Most people would be amazed to learn that Rome has its own tango underworld. A small community of about 800-1,000 people are either learning to tango or going regularly to the hidden milongas, or dancehalls, that are scattered around the capital. Though commercially it cannot compete with its Cuban cousin, salsa, the sensual Argentinean dance is gaining in popularity. Nor is it an elitist club and anybody who wishes to tango can find a vast choice of courses and places to dance in and around the centre. There is also a host of opportunities to watch professional dance companies perform in the city.
The majority of people who dance tango in Rome are Italian probably because the tango scene here is still quite a hidden treasure yet a growing number of foreigners are taking it up. In May 2006, Rome will host its first international tango festival with some of the biggest names in the business coming for shows and to give lessons an indication of how the dance is taking off here.
To find its roots we must go back to Buenos Aires of the 1880s. During the mass immigration to Argentina the dance emerged as an intense mixture of Afro-Uruguayan music, known as the candombe, the rhythms of early Spanish colonists and other European cultural influences. It is said that the now emblematic sound of the bandoneon, something similar to an accordion, was imported from Germany around 1886. The unemployed began to imitate the beat of the black drum music and, at the same time, acted out their own disillusions, frustrations and sorrows. The compadrito, the jobless swaggerer of the suburbs, may also have acted out the relationship between a prostitute and her pimp, two men fighting for the affection and sexual favours of the same woman, and so the familiar drama, melancholy and sensuality that we now associate with tango were born.
Beginning as a dance of the lower classes, by the turn of the century tango had been absorbed into society at large both in Argentina and, by the 1920s, in France. The acceptance by Paris, city of the bourgeoisie and chic, transported the dance into the upper echelons of society. In Argentina, tango reached its peak of popularity during Juan Perons rule but fell from favour after Evitas death as western influences of rock and pop put it on the back-burner.
The dance has recently seen a big increase in popularity in most European capitals and Rome is no exception.
Daniel Montano is one of Romes tango maestros, having left Argentina three years ago to come and teach here. Ironically, it does not take two to tango when starting a course. Most people sign up individually as the schools do their best to couple you up and encourage changing partners on a regular basis. Most people assume that tangoing is a skill for the talented few, but Montano says that the most important requirement is just a good sense of music and rhythm. The second pre-requisite is to have an affectionate personality. This is due to the fact that the couple dances together, in unison, often extremely closely, the man leading the woman as they dance in an embrace or labbraccio. There is no getting away from the fact that the dance is inherently sexist; luomo conduce e la donna seduce (the man leads and the woman seduces).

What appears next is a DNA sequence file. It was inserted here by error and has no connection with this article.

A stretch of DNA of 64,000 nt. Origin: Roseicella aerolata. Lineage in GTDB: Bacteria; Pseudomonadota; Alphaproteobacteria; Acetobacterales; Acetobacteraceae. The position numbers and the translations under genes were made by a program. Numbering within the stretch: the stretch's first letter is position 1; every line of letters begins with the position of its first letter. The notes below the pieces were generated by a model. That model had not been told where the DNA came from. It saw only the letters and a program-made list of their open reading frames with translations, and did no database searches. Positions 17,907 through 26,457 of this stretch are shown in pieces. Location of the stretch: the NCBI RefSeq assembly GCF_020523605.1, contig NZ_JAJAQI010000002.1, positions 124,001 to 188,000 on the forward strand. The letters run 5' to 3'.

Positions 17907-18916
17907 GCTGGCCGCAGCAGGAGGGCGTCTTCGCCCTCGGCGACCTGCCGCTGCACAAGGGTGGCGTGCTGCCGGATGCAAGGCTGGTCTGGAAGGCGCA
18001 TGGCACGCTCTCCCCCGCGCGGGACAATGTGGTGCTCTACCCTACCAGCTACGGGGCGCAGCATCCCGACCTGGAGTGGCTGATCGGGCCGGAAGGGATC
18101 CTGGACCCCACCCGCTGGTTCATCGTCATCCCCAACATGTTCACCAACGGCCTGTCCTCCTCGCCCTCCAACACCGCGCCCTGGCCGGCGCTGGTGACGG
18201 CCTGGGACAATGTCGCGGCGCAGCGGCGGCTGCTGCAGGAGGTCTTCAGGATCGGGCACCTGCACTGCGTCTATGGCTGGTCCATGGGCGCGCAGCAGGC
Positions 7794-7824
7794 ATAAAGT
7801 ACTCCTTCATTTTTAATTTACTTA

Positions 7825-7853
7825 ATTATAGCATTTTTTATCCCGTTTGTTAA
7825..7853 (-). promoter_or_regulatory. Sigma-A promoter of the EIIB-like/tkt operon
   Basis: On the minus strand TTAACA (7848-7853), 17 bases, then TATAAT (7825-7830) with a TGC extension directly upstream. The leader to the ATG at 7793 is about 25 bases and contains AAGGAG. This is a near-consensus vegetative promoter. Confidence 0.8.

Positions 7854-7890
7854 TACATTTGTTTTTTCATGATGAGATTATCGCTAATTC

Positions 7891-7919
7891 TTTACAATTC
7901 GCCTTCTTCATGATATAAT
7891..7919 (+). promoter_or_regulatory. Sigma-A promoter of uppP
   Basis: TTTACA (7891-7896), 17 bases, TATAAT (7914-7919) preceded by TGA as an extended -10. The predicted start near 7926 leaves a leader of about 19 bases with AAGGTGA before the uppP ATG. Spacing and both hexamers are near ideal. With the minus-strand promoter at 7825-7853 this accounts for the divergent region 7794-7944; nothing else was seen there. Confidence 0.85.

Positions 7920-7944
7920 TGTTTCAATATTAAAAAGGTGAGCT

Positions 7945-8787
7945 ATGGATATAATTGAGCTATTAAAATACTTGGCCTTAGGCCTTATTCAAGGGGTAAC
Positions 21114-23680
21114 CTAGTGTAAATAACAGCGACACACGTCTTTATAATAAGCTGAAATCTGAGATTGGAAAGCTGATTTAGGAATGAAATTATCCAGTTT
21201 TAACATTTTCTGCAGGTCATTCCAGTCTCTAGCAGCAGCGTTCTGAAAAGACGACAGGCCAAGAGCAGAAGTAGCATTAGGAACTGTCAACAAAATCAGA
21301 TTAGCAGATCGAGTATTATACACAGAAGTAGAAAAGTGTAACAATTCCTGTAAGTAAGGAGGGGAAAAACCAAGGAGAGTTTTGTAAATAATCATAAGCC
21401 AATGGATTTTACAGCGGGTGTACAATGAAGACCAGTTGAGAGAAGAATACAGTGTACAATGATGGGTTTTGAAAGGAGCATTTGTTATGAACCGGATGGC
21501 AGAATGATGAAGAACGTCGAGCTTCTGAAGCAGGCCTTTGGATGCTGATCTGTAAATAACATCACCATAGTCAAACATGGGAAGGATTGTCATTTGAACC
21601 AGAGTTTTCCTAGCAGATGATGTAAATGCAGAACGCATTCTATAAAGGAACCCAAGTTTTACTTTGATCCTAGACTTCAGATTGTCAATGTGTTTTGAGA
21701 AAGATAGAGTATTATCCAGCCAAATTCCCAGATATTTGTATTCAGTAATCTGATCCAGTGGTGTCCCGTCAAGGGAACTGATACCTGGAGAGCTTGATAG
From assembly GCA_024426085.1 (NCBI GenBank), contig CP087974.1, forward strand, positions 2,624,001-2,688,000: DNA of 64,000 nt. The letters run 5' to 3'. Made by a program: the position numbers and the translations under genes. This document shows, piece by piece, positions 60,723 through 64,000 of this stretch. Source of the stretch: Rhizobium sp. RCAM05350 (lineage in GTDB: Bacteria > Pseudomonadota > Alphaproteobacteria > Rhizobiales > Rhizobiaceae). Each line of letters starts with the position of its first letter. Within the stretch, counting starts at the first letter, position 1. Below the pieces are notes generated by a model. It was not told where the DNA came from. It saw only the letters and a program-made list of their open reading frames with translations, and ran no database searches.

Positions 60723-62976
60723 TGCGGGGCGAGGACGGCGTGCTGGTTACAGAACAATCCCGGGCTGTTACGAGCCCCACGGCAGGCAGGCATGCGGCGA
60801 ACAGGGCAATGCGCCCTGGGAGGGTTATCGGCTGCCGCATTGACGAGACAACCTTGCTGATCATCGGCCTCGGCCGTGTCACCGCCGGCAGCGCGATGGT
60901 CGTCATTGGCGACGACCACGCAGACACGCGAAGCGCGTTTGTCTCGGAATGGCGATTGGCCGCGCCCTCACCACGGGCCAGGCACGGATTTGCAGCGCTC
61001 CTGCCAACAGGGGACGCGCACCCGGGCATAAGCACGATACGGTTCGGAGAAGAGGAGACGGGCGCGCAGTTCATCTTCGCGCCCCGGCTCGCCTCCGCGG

Montano says that the age of the tangueros in Rome ranges from around 30 to 50, notably older than the salsa-goers of Testaccio. People do it for a variety of reasons. Some have been in love with tango without ever really understanding why, some take it up after studying classical dance, some do it because its trendy and some do it quite simply to look for a boy or girlfriend.
Daniela Totino was dragged reluctantly to a free introductory lesson four years ago and has been hooked ever since. She started her lessons at Il Giardino del Tango near Ponte Milvio and is now at an advanced level. It offers a thrill that cannot be found in other dances or in the humdrum reality of our lives. The main requirement for a woman is to abandon herself to the mans leadership, while the man should be strong enough to lead yet generous enough to give the woman her space too.
Annabel Westacott, an English teacher from Bristol living in Rome, was captivated by the dance after seeing it in films and shows. I like the fact its not a set dance; theres no choreography, its improvised, so you never really know whats coming next.
No invitation is needed to go to the milongas in Rome but, if you are serious about taking it up, you will need to invest in a pair of shoes. They should be dance shoes as they offer more flexibility and support than normal shoes and they also add to the look of tango. Shoes are more important for women and are usually an average of 8-9 cms high, with a T-strap at the front and a flared heel. Men can wear trainers or comfortable shoes. Dance Bazaar in Via Cavour has a great choice for both men and women. Decked out in the right attire, warming to those Latin American rhythms, its only your inhibitions that stop you taking to tango.
Daniel Montano teaches at the schools below and offers private lessons. To contact him, tel. 3471377471 or email@example.com. Alternatively, just turn up.
l Sun: Ass. Tangopolis, Via Cupa 5 (S. Lorenzo). Beginners, intermediate and advanced.
l Tues and Fri: Palestra Stella Matuttina, Via Cecilio Stazio 34 (Balduina). Beginners. www.lluvia.it.
l Weds: Associazione Arte Danza, Via Enrico Toti 5 (Porta Maggiore). Beginners, intermediate and advanced.